Summary:

Corning is as pure a play on the LCD trend as there can be. The company makes the very basic component – glass – that allows the likes of LG, Phillips and Samsung to churn out those LCD screens to go with your super fast computers, […]

Corning is as pure a play on the LCD trend as there can be. The company makes the very basic component – glass – that allows the likes of LG, Phillips and Samsung to churn out those LCD screens to go with your super fast computers, or be your televisions. LCD and Plasma demand are the sole reasons why Corning has been able to recover from its nasty telecommunication misadventure. I had recently written about how the oversupply situation was developing leading to fall in LCD prices. Well that helped Corning out nicely, since they make glass which is used by most LCD makers.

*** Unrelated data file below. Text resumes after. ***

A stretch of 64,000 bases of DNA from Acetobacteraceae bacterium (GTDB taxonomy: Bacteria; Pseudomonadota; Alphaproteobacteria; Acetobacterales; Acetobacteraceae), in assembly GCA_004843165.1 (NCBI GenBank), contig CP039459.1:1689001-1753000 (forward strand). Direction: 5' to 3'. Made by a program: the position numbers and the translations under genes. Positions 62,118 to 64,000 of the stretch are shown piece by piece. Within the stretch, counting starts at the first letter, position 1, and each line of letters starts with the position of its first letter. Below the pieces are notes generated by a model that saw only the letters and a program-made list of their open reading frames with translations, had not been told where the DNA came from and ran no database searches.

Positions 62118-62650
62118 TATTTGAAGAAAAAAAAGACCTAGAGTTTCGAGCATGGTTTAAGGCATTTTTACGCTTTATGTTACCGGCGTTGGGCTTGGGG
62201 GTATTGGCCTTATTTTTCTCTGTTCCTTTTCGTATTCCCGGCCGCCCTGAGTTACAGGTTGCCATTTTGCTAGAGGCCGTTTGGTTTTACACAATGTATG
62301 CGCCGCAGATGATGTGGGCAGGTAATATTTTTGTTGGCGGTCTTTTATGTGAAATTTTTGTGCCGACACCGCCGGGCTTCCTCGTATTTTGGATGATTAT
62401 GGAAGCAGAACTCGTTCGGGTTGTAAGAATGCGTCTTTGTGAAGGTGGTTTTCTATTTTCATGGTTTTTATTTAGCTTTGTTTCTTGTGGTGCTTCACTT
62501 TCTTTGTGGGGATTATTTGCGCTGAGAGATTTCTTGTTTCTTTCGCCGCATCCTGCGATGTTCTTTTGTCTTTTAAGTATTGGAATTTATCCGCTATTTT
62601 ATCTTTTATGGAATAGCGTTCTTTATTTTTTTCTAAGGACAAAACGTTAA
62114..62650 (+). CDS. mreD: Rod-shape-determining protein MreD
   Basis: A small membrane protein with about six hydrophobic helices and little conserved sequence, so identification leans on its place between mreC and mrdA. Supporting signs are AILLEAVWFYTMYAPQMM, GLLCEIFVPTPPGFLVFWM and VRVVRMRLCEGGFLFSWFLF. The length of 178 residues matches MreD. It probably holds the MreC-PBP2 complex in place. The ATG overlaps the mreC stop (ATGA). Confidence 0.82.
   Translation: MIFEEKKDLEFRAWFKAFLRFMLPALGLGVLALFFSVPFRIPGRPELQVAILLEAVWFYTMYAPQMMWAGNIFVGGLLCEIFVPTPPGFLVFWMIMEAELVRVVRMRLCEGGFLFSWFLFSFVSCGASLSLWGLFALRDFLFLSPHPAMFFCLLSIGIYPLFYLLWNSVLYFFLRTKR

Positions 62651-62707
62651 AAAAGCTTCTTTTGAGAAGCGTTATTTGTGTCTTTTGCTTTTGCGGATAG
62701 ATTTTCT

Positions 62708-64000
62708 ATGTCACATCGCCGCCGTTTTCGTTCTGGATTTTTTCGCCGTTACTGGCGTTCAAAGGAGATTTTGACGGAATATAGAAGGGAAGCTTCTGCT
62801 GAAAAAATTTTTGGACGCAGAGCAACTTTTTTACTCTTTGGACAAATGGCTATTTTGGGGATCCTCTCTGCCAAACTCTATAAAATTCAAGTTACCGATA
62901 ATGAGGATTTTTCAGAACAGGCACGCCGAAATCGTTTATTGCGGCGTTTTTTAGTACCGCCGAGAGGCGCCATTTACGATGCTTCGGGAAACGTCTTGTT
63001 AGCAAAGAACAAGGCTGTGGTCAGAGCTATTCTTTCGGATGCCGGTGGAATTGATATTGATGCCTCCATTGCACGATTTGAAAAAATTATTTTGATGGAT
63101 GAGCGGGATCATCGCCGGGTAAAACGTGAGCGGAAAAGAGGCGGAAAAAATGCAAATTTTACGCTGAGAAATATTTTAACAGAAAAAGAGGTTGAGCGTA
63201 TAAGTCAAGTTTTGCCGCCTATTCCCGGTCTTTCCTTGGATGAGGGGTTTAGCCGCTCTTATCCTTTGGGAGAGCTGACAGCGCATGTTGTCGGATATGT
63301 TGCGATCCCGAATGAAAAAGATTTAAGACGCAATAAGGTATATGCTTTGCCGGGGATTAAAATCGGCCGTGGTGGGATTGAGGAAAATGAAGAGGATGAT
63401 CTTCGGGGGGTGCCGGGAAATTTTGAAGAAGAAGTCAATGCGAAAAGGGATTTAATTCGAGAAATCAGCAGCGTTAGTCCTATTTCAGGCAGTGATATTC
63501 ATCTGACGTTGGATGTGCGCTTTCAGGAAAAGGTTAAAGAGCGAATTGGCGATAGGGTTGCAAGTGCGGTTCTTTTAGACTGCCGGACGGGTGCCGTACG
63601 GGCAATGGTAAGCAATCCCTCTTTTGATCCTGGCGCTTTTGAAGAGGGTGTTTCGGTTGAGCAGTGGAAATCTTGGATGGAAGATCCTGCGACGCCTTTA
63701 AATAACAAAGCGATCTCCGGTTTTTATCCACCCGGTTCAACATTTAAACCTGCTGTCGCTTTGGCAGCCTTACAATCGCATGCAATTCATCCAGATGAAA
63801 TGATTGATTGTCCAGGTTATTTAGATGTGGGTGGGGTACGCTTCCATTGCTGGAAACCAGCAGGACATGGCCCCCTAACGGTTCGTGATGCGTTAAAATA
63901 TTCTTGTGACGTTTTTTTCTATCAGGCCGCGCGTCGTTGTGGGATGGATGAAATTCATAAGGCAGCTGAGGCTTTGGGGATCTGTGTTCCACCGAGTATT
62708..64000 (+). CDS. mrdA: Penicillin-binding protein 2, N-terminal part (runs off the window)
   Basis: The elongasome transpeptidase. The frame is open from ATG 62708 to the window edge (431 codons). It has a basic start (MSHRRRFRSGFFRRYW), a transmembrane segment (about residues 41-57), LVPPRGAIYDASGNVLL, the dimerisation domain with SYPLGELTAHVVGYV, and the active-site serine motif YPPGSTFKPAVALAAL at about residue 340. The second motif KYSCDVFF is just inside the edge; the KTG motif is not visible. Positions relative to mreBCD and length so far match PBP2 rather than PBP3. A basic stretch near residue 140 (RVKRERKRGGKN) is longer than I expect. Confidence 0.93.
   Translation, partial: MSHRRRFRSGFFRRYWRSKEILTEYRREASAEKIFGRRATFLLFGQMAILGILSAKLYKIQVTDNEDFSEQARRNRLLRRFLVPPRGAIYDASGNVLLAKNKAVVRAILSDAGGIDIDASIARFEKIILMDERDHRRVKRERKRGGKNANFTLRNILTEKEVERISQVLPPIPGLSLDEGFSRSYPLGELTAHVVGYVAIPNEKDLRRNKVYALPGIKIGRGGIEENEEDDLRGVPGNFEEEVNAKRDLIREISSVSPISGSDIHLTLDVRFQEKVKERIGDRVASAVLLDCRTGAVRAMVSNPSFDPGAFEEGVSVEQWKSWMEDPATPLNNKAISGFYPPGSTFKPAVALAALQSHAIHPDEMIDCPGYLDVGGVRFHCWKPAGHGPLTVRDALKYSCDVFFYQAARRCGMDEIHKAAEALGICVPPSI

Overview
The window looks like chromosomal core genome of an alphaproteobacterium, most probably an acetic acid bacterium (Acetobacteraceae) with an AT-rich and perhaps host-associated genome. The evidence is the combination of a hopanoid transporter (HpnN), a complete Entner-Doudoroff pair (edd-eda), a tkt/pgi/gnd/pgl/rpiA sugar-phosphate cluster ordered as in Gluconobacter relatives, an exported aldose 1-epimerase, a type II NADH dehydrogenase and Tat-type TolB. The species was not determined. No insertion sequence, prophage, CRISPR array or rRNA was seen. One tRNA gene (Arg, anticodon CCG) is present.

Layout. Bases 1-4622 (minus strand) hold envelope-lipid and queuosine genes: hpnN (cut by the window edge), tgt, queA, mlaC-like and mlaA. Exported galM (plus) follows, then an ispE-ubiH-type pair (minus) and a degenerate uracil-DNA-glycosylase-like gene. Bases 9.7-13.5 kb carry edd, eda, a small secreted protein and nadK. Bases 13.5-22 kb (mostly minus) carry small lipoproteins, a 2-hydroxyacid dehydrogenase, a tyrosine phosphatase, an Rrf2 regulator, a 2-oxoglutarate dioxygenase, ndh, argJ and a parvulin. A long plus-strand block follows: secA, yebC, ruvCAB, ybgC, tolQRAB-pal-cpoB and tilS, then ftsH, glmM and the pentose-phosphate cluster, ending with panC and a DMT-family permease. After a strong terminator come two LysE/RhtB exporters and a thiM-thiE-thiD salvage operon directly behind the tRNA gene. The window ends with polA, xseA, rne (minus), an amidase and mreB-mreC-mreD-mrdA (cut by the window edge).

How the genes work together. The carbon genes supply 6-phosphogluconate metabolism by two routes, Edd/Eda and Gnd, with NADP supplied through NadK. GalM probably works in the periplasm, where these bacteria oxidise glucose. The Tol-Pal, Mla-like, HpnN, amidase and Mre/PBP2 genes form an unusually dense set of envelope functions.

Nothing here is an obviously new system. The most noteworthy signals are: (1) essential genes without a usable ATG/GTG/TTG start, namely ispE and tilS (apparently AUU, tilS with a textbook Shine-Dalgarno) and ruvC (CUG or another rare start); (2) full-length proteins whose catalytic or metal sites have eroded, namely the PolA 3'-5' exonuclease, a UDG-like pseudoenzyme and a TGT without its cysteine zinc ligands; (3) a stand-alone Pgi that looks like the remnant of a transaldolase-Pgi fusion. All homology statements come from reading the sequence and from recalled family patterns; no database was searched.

Corning estimates that the decline in retail prices has helped LCD televisions to carve up 10% of the total TV market, and is on track to double that in next two years. Things have been that good lately that company’s CFO James Flaws recent told Wall Street Analysts that 2006 could simply be a year like never before.

We are looking forward to a strong 2006 in the LCD market. While the LCD television market is in its early stages, we believe it will account for 10 percent of the global TV market this year and could reach 20 percent to 25 percent by 2007.

But there is one caveat on this whole thing – energy prices. Not many people correlate high-tech product demands with oil prices, but that is often the case. Higher oil/energy prices could mean that discretionary dollars would be sucked up by cars, and of course the cost of power is going to be up as well. LCD/Plasma screens do suck-up a lot of electricity.

(Link to Business 2.0 site!)

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